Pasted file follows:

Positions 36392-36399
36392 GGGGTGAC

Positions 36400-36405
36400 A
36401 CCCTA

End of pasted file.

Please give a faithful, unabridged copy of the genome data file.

Positions 36392-36399
36392 GGGGTGAC

Positions 36400-36405
36400 A
36401 CCCTA